Search Images Maps Play YouTube News Gmail Drive More »
Sign in
Screen reader users: click this link for accessible mode. Accessible mode has the same essential features but works better with your reader.

Patents

  1. Advanced Patent Search
Publication numberUS5759471 A
Publication typeGrant
Application numberUS 08/816,957
Publication dateJun 2, 1998
Filing dateFeb 13, 1997
Priority dateMay 2, 1994
Fee statusLapsed
Also published asCA2187903A1, DE69530399D1, EP0776232A1, EP0776232A4, EP0776232B1, US5464448, US5649976, WO1995029733A1
Publication number08816957, 816957, US 5759471 A, US 5759471A, US-A-5759471, US5759471 A, US5759471A
InventorsAndrzej Malewicz
Original AssigneeEmpi, Inc.
Export CitationBiBTeX, EndNote, RefMan
External Links: USPTO, USPTO Assignment, Espacenet
Method of making an incontinence electrode
US 5759471 A
Abstract
A method for manufacturing an electrode comprises molding a plurality of spaced conductive sections which include a pin receptacle for receiving a connector pin of a wire harness. A skeleton of conductive sections, connector pins and lead wires are placed in a mold which defines the electrode. A non-conductive polymer is molded to the skeleton to form an integral electrode having a elongated body of conductive sections separated by non-conductive sections. Multiple durometer polymers may be used to achieve desired levels of flexibility of the electrode.
Images(3)
Previous page
Next page
Claims(14)
What is claimed is:
1. A method of making a neuromuscular stimulator electrode comprising:
positioning a wire harness into a first mold which defines a first plurality of
spaced polymer sections, the wire harness comprising a plurality of wire leads;
introducing a first polymer into the first mold to form a skeleton comprising the
first plurality of first spaced polymer sections and the plurality of wire leads;
positioning the skeleton in a second mold; and
introducing a second polymer into the second mold to form an electrode body having alternating first polymer sections and second polymer sections.
2. The method of making a neuromuscular stimulator electrode of claim 1 wherein the wire leads are positioned within each of the first polymer sections, and wherein the first polymer is conductive and the second polymer is non-conductive.
3. The method of making a neuromuscular stimulator electrode of claim 2 wherein there are three conductive sections.
4. The method of making a neuromuscular stimulator electrode of claim 2 wherein the conductive polymer has a volume resistivity in the range of 5 ohm-centimeters to 200 ohm-centimeters.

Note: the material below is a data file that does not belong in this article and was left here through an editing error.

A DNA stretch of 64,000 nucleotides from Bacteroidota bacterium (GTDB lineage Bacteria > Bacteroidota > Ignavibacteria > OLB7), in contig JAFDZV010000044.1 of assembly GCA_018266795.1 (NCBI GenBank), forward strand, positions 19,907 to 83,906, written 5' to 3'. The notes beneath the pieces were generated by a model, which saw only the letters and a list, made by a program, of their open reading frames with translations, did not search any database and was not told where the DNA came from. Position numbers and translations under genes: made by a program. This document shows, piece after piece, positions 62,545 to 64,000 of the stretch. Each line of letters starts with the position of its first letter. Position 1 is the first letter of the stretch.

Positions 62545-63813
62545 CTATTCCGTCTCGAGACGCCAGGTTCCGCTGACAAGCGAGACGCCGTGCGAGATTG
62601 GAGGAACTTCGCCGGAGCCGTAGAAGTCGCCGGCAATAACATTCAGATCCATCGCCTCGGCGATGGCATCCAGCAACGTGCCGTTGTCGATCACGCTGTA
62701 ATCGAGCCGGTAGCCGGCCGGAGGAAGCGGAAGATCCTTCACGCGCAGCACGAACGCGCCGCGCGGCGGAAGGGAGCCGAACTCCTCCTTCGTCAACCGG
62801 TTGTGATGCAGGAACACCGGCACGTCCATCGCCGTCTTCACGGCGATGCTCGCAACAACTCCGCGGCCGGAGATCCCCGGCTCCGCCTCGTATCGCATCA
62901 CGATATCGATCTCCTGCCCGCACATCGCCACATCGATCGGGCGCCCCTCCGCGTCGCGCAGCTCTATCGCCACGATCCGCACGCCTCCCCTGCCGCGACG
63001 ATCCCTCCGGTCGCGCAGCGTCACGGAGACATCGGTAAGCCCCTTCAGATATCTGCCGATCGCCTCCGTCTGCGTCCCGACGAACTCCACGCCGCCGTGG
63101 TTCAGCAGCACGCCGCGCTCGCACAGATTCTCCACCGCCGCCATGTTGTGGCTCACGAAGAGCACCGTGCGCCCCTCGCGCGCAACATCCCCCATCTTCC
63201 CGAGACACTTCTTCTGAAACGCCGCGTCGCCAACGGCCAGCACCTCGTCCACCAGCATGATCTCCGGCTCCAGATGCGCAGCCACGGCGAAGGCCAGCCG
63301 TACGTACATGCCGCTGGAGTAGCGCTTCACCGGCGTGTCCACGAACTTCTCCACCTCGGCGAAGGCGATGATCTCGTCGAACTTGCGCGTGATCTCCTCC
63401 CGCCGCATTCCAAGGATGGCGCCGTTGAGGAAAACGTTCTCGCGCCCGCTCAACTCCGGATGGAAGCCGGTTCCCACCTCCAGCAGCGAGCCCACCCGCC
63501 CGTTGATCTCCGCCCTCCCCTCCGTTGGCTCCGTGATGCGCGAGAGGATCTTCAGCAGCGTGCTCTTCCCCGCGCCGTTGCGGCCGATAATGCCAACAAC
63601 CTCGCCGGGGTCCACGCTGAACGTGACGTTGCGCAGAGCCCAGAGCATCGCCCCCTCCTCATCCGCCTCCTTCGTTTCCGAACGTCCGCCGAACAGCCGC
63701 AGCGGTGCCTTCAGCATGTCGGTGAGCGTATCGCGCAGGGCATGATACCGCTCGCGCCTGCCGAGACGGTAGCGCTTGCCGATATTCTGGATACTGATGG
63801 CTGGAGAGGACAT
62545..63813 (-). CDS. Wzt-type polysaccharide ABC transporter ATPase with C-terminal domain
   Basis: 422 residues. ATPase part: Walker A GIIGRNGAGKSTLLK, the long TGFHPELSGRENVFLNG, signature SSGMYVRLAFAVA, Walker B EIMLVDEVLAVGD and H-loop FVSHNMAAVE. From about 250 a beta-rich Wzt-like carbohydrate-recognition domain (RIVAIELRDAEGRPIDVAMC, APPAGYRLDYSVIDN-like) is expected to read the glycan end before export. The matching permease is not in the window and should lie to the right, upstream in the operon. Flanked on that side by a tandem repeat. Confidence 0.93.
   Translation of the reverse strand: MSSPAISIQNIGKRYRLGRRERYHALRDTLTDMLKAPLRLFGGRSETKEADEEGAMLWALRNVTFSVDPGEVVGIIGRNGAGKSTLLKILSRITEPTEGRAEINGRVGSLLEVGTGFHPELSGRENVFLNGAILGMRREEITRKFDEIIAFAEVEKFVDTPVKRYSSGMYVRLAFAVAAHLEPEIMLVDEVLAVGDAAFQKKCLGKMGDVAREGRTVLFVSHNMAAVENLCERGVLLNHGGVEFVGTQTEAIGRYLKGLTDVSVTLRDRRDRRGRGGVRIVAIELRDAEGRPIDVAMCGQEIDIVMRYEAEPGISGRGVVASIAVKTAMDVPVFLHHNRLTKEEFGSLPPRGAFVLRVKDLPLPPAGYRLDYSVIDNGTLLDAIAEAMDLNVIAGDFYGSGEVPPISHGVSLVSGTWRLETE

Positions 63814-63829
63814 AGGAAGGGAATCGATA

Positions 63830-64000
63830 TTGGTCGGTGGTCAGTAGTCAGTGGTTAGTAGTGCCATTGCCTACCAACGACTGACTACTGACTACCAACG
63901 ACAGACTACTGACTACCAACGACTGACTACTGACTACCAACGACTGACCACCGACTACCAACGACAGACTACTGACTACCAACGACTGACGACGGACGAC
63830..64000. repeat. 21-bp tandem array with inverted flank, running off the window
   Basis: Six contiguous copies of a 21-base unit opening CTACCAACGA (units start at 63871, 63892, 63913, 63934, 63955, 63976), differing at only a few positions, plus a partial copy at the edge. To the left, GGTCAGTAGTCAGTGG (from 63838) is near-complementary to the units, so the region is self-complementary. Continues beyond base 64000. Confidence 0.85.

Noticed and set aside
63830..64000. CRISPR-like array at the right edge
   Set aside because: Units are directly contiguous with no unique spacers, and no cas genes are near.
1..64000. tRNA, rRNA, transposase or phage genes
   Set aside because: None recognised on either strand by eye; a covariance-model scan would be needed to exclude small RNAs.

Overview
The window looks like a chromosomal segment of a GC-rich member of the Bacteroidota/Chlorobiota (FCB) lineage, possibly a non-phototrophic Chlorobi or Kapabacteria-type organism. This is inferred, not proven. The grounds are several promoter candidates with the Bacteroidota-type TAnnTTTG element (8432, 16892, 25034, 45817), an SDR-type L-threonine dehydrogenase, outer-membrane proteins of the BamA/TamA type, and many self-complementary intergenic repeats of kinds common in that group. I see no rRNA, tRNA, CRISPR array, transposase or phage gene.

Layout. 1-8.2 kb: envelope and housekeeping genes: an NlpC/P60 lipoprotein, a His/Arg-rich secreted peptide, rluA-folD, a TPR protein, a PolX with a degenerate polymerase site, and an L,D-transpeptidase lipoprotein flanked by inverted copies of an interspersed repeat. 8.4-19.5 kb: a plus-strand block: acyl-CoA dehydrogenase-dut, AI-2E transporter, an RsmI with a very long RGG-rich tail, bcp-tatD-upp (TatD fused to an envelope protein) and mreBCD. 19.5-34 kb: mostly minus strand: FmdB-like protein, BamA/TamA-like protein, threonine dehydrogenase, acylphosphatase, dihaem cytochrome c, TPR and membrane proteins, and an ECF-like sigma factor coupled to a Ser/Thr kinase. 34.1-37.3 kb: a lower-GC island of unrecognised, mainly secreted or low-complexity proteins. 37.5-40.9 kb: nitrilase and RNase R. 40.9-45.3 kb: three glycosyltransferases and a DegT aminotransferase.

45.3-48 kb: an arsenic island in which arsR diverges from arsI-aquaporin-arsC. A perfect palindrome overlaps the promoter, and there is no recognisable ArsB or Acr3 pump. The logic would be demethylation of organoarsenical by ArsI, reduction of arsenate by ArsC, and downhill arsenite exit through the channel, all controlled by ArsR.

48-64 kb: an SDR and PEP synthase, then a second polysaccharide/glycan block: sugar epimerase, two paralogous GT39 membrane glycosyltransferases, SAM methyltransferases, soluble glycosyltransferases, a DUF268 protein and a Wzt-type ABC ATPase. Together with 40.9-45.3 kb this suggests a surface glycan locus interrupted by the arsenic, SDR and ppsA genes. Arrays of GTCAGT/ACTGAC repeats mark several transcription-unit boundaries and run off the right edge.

5. The method of making a neuromuscular stimulator electrode of claim 1 wherein the wire leads are positioned within each of the second polymer sections, and wherein the first polymer is non-conductive and the second polymer is conductive.
6. The method of making a neuromuscular stimulator electrode of claim 5 wherein there are three conductive sections.
7. The method of making a neuromuscular stimulator electrode of claim 5 wherein the conductive polymer has a volume resistivity in the range of 5 ohm-centimeters to 200 ohm-centimeters.
8. A method of making a neuromuscular stimulator electrode comprising:
positioning a plurality of wire leads in a first mold;
forming a skeleton from the first mold which includes a first plurality of polymer sections and the plurality of wire leads;
placing the skeleton within a second mold; and
molding a second polymer to the skeleton to form the electrode with the first plurality of polymer sections separated by the second polymer sections.
9. The method of making a neuromuscular stimulator electrode of claim 8 wherein the wire leads terminate in the first polymer sections, and wherein the first polymer is conductive and the second polymer is non-conductive.
10. The method of making a neuromuscular stimulator electrode of claim 9 wherein there are three conductive sections.
11. The method of making a neuromuscular stimulator electrode of claim 9 wherein the conductive polymer has a volume resistivity in the range of 5 ohm-centimeters to 200 ohm-centimeters.
12. The method of making a neuromuscular stimulator electrode of claim 8 wherein the wire leads terminate in the second polymer sections, and wherein the first polymer is non-conductive and the second polymer is conductive.
13. The method of making a neuromuscular stimulator electrode of claim 12 wherein there are three conductive sections.
14. The method of making a neuromuscular stimulator electrode of claim 12 wherein the conductive polymer has a volume resistivity in the range of 5 ohm-centimeters to 200 ohm-centimeters.
Description

This is a division of application Ser. No. 08/529,151, filed Sep. 15, 1995, now U.S. Pat. No. 5,649,976, which is a continuation of application Ser. No. 08/236,341, filed May 2, 1994, now U.S. Pat. No. 5,464,448.

BACKGROUND OF THE INVENTION

The present invention relates generally to the field of electrical neuromuscular stimulation for the treatment of incontinence. In particular, the present invention is a method of construction for a solid, molded electrode having increased effectiveness.

Electrical neuromuscular stimulation is widely used to assist persons afflicted with motor dysfunctions in performing muscle contraction maneuvers. Motor nerve fibers are electrically stimulated by means of transcutaneously applied pulses of electrical current to cause contractions of the innervated muscles. This technique is also used to re-educate patients in the proper use of dysfunctional muscles.

For example, in cases in which urinary incontinence in women is caused by the patient's inability to properly contract the external sphincter of the urethra, it has been shown that neuromuscular stimulation of the dysfunctional muscles by means of a vaginal electrode can effectively prevent the unwanted flow of urine. By use of such an electrode, some patients can educate themselves to voluntarily or automatically impede the flow of urine.